LISTEN, O PUA O HAWAII¹.
As a spokesperson for the people, and being that we are all angered by the contemptuous words of the people who stole our beloved land; we continue to protest these acts to this day; therefore, we speak on something we saw which is stealing once again; and that is this:
October 24, Bulletin Newspaper²; the newspaper stated:—Professor Berger of the Government Band [Bana Aupuni] has put a request before all the members of the National Band [Bana Lahui Hawaii] for the boys to agree to give time to teach his musicians to sing; time to sing will be made between the first and second parts and so forth.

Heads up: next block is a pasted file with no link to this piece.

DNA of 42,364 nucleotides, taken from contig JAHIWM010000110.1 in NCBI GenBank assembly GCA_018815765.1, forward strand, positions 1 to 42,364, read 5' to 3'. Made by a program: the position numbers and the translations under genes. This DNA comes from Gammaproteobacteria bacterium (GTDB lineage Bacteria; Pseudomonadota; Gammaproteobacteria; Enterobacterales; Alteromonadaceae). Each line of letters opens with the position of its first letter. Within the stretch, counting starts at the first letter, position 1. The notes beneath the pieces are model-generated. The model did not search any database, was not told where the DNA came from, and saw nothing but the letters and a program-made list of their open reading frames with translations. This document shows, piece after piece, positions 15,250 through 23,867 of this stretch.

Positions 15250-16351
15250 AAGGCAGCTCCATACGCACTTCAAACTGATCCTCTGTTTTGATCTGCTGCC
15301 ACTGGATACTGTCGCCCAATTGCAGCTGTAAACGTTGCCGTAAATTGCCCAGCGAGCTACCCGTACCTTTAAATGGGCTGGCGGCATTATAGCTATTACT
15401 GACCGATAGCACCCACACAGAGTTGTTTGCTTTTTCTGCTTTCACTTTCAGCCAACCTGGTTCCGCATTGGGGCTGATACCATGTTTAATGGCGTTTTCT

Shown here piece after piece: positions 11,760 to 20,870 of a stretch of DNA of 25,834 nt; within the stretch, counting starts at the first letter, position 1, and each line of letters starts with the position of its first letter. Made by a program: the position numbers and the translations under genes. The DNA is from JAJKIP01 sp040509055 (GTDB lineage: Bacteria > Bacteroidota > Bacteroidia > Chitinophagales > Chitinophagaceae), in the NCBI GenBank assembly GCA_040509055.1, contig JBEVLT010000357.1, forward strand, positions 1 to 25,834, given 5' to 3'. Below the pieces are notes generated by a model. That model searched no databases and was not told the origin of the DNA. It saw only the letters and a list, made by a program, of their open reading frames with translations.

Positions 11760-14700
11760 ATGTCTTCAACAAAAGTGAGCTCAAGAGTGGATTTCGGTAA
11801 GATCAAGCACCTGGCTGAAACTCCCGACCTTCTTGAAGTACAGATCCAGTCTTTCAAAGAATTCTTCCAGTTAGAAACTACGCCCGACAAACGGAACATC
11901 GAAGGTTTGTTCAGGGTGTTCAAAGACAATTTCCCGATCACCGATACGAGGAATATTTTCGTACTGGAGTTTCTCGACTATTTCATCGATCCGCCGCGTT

And being the boys of the National Band will join with the “Peacock government [aupuni Pikake]³” Band, it shows those on the outside that the two sides have joined together and the disagreements have become as naught.
That is the gist of this report which we saw; and those rights of yours, O Hawaii, will be stolen once again.
THE NATURE OF THE HAWAIIAN FLAG.
The Hawaiian Flag is one of the most glorious Flags, and it is so pleasant to look upon, and like the nature of the Flag, so too the People.
The brown-skinned [ili ulaula] Hawaiian Lahui are a kind People, are modest, treasure malihini, are welcoming, have open hearts, and so forth.
But even if the Hawaiian Flag and her People are kindhearted, they have been trampled upon by the descendants of the missionaries, and are being paid back with poisonous words, even more so than the Auhuhu.¹
It is being said that they are a Lahui that is stupid, know nothing, pagan, idol worshiper, and on and on.
That is what we the Hawaiian People get in return.